Sales for smartphones this year reached 18 million in units within the first three months of the year all across Singapore, Malaysia, Indonesia, Thailand, the Philippines, Cambodia and Vietnam. The market generated US$4.2 billion in the same period. The increase is 25 per cent more as compared to the first quarter of 2013. nagged up 14.8 million smartphones worth over US$3.33 billion.
According to GFK Asia Account Director Gerard Tan, the demand for mobile devices has stabilised in volume sales, but it continues to penetrate deeply into Southeast Asia. “More than half the market today is contributed by smartphones and the trend will be sustained as the switchover in emerging markets takes precedence.”
So which countries have the biggest smartphone market so far? According to sales volume results in the first quarter, it’s Indonesia, Vietnam and Thailand with 68, 59 and 45 per cent sales increase respectively. The largest market is still Indonesia, with consumers buying over 7.3 million units of smartphones within the three month period.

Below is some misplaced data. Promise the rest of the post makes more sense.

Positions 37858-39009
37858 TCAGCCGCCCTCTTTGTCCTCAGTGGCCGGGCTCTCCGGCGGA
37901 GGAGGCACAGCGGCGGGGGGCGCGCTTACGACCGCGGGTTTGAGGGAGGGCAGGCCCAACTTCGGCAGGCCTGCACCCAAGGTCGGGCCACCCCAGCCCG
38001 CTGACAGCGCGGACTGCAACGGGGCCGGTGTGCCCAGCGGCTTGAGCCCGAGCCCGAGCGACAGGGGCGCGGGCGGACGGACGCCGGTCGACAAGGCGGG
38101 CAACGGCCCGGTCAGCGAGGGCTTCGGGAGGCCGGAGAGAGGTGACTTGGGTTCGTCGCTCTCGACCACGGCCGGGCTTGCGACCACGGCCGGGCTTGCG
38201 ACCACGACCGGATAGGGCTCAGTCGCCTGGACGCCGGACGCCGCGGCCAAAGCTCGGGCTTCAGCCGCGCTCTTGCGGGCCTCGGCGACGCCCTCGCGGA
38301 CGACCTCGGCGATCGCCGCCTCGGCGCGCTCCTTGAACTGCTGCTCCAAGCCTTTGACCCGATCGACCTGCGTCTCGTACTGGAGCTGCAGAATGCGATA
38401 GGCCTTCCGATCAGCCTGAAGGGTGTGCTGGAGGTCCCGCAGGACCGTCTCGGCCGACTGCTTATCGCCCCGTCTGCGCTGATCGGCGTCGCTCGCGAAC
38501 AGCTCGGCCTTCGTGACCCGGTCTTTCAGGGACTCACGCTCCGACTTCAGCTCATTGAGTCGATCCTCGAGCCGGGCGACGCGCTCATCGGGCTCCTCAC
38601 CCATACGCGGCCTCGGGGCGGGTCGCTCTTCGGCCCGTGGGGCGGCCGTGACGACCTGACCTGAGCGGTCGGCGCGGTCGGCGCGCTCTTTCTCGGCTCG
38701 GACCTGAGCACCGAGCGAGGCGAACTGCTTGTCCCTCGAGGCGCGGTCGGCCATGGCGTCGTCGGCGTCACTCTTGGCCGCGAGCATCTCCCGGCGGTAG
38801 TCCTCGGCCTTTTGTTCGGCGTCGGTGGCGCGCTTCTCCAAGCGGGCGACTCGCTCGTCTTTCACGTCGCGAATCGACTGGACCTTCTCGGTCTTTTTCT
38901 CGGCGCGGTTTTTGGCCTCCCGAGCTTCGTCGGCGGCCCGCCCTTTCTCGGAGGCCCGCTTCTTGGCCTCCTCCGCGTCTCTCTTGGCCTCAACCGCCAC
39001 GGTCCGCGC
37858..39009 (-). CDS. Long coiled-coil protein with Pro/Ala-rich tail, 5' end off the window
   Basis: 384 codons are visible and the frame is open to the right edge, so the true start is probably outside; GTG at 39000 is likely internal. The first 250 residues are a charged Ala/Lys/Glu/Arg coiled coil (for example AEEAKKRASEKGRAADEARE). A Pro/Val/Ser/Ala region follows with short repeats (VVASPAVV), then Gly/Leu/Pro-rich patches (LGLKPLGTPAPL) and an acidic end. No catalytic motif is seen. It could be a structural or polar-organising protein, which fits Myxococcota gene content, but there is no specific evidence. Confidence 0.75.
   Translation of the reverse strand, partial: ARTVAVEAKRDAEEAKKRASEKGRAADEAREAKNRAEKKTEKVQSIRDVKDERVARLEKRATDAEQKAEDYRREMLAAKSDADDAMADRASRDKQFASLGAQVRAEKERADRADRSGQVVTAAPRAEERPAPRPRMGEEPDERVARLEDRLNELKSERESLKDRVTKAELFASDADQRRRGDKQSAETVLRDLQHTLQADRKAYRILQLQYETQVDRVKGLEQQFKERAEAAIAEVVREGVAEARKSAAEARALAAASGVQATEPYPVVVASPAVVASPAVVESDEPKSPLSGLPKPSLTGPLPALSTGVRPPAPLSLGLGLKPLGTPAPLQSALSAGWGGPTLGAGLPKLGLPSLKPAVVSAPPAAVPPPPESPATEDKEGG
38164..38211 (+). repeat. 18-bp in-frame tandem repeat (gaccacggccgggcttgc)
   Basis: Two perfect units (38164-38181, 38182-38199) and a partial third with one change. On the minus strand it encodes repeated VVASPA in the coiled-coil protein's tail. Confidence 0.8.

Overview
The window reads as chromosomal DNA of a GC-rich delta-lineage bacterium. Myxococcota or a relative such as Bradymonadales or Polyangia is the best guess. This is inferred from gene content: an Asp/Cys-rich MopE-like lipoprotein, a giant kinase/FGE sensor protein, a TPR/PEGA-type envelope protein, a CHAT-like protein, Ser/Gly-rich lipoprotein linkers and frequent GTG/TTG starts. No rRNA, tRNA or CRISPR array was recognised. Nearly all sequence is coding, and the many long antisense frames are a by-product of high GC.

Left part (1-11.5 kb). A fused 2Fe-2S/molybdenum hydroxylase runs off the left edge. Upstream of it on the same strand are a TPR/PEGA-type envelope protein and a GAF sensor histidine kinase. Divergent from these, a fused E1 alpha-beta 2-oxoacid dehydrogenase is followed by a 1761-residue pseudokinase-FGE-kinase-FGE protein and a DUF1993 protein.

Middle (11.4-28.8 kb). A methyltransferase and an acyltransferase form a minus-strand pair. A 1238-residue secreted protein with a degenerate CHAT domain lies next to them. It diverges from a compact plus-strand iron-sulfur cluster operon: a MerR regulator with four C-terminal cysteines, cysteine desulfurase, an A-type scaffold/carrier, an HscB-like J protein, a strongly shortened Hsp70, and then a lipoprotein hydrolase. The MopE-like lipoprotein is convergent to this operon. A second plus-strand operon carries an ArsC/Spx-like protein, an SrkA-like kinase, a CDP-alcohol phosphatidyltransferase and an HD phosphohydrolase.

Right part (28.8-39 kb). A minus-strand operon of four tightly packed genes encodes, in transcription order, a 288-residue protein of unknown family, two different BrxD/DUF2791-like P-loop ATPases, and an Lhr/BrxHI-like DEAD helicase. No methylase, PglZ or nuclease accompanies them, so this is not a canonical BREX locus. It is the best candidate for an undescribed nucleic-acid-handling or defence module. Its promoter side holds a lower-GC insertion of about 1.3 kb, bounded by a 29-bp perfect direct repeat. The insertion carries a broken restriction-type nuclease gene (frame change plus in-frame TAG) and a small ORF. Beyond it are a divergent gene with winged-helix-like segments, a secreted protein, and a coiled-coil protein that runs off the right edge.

Tan said that the intensified penetration in Vietnam and Thailand was driven by the launch of 3G technology in late 2013. “At the same time, a mix of Chinese and local brands have penetrated into the smartphone market of emerging countries with very attractively priced models to appeal to the low-end segment, managing to convert those consumers who cannot afford the premium phones.” He also mentioned that consumers are currently holding back to wait for newer smartphone models to arrive, and expects the smartphone market numbers to increase higher than usual in the next few quarters.
In related news, large smartphones with over 5.6 inches of screen size (or ‘phablets’) are the big trending thing in Southeast Asia right now. Over 1.1 million units have been sold for US$567 million, with Malaysia and Indonesia taking the lion’s share among all the countries in the region.